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Halloween Eve in a city like Kansas City normally means you're surrounded by ghouls, goblins, an assortment of Tom Cruise look-a-likes and if it's this year - various Jersey Shore characters. However for this Eve, the small wood-lined venue (found slightly off the beaten path) has one surrounded by kids closer to mid-twenties, sans costumes, but draped in anxiety for a rock show. The rock show will feature a gentlemen who himself has been working through a selection of "characters".

Fred Mascherino is most likely well know for his four-year run with Taking Back Sunday, but that's really only the beginning of his story; well, actually, the middle. If you track it back, you can pinpoint Fred's start to the band Brody. After a full-length was released, the band parted ways and things moved to Breaking Pangaea. Another full-length and an EP later and THEN the story moves to TBS. But it's now October 30th in 2010 and none of the previous bands are the reason why the 35 year old is sitting next to me on a rather chilly venue step. Instead, he's here because the tour to support his recent endeavor Terrible Things has brought him here. Through the slight shivers, post-set bandmate chatter and background sounds coming from M.A.E. we chatted through the ins and outs of his music.

The conversation starts with an explanation - where exactly did Terrible Things come from? Turns out it all stemmed from wanting to take the post-TBS career to the next level. More specifically what was next after The Color Fred. Mascherino explains, "The Color Fred was an album that I did while I was in TBS and I never intended it to be a full time thing. But when I left the band unexpectedly it was what I had. So I did that for two years and then I said to myself 'I wanna do something but I'm going to take my time and do it right'."

And do it right he did, but in order to take these new sounds to the appropriate level he needed a few new comrades. For the new band members Fred sought after musicians he's always respected, "At that time I ran into Andy (Jackson from Hot Rod Circuit) and he was like 'man, I've always wanted to play guitar with you' and I said 'well same here, would you like to hear my new demos?' and I let him hear it and he was like 'I'm in, lets do this'. It happened pretty quickly after that. Andy is a very motivational guy, so as soon as I met him he was calling people, calling bass players and drummers. Josh (Eppard from Coheed And Cambria) was an old friend of mine and I knew he would be perfect."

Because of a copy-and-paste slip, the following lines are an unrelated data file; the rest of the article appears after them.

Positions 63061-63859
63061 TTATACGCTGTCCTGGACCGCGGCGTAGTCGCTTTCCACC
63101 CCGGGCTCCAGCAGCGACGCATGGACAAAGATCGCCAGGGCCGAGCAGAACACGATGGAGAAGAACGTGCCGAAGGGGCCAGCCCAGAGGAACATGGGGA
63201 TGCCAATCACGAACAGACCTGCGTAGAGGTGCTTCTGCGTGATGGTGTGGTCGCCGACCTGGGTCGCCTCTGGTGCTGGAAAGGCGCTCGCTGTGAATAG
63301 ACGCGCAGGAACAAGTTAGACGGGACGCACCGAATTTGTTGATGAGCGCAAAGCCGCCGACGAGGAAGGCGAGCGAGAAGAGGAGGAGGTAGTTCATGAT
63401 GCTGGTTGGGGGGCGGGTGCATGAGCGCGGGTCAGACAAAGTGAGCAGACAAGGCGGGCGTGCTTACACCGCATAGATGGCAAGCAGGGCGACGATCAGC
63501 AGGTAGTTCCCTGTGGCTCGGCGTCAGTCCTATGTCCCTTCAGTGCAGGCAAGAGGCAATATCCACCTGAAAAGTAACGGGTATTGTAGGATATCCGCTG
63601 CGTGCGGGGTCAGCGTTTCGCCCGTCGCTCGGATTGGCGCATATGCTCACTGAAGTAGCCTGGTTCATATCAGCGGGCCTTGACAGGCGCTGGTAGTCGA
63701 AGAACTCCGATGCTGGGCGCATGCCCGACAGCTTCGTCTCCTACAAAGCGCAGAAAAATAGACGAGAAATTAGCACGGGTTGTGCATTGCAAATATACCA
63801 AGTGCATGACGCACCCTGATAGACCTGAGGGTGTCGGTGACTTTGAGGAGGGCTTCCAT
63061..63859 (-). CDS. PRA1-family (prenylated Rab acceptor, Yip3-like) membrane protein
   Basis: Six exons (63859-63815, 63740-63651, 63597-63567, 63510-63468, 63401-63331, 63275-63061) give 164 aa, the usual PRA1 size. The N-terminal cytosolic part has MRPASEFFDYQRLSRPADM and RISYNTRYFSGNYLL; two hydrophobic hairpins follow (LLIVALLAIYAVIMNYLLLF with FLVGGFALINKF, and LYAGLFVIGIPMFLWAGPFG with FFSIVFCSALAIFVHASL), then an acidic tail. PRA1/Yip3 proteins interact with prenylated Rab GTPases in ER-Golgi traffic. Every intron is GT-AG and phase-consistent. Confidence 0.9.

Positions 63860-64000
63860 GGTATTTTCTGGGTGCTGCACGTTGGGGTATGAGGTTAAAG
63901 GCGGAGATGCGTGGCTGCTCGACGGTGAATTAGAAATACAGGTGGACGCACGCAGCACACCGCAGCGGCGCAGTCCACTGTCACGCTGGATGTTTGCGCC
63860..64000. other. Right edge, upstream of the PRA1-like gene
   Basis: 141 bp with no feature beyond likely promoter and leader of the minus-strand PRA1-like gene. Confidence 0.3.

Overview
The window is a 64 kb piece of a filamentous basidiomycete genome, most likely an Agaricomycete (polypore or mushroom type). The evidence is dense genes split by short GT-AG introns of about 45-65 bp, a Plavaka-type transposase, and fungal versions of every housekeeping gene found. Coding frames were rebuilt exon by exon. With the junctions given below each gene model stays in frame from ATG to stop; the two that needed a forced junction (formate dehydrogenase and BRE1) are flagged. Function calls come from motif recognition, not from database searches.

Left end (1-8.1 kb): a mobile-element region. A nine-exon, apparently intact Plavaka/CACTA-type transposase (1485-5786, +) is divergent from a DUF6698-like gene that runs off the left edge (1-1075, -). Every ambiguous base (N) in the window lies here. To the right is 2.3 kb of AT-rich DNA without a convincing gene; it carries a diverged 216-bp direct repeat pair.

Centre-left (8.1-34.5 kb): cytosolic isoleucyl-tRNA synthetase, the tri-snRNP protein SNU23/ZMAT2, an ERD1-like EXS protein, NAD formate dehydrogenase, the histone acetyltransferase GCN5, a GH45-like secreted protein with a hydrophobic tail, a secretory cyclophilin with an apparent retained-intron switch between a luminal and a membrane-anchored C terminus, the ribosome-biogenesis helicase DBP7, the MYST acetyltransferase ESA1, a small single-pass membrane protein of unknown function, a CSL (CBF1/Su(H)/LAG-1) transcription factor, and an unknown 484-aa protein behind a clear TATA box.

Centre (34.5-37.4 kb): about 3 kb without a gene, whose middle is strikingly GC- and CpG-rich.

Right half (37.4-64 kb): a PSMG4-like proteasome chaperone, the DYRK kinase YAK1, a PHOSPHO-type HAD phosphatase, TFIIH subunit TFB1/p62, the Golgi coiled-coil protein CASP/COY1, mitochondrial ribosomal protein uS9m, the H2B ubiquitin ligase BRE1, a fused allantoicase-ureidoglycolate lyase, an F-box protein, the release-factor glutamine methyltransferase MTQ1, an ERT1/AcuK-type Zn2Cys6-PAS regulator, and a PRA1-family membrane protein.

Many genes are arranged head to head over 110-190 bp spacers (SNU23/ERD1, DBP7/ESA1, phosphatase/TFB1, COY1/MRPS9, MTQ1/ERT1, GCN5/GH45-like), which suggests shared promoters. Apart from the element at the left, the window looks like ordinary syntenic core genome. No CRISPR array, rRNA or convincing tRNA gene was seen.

With the elements in place a new album was written. Self-titling made perfect sense for their debut as the album speaks personally to the fires that happened in Fred's hometown and the "fear and frustration and anger that happens when you're living in a town that's under siege." It may be a taking on very personal experiences but for Fred it wasn't all about the fires. "I hate saying that it's a concept album where there's like a specific story line, but I like to say that the fires in my town that happened 2 years ago were the backdrop to the songs. The inspiration was also about the town, not really being able to run itself well enough to figure it out after four fires". The songs also take a look behind-the-scenes of these horrible times and the investigations going on: "They started to figure out that there was an epidemic in December when there were 12 fires. They arrested two 19 year olds in February and they told us this was over, they confessed, it's done. Two nights later there was another fire. Eventually they arrested a fire chief and when they did that it finally stopped. So there was talk of conspiracy, were these other guys linked to him. That's why I wrote the song 'Conspiracy'." The anger that fueled the song "Conspiracy" could've easily yielded a gut-wrenching, hate-the-world number. Instead the result was the danciest tune on the entire album. "I didn't want to write a depressing album, but more importantly the fact that I meant so much to me actually brought us together." The song is complete with extremely catchy lyrics and a melodic theme; it was a good energy boost for the live show. Not that it needed one that night.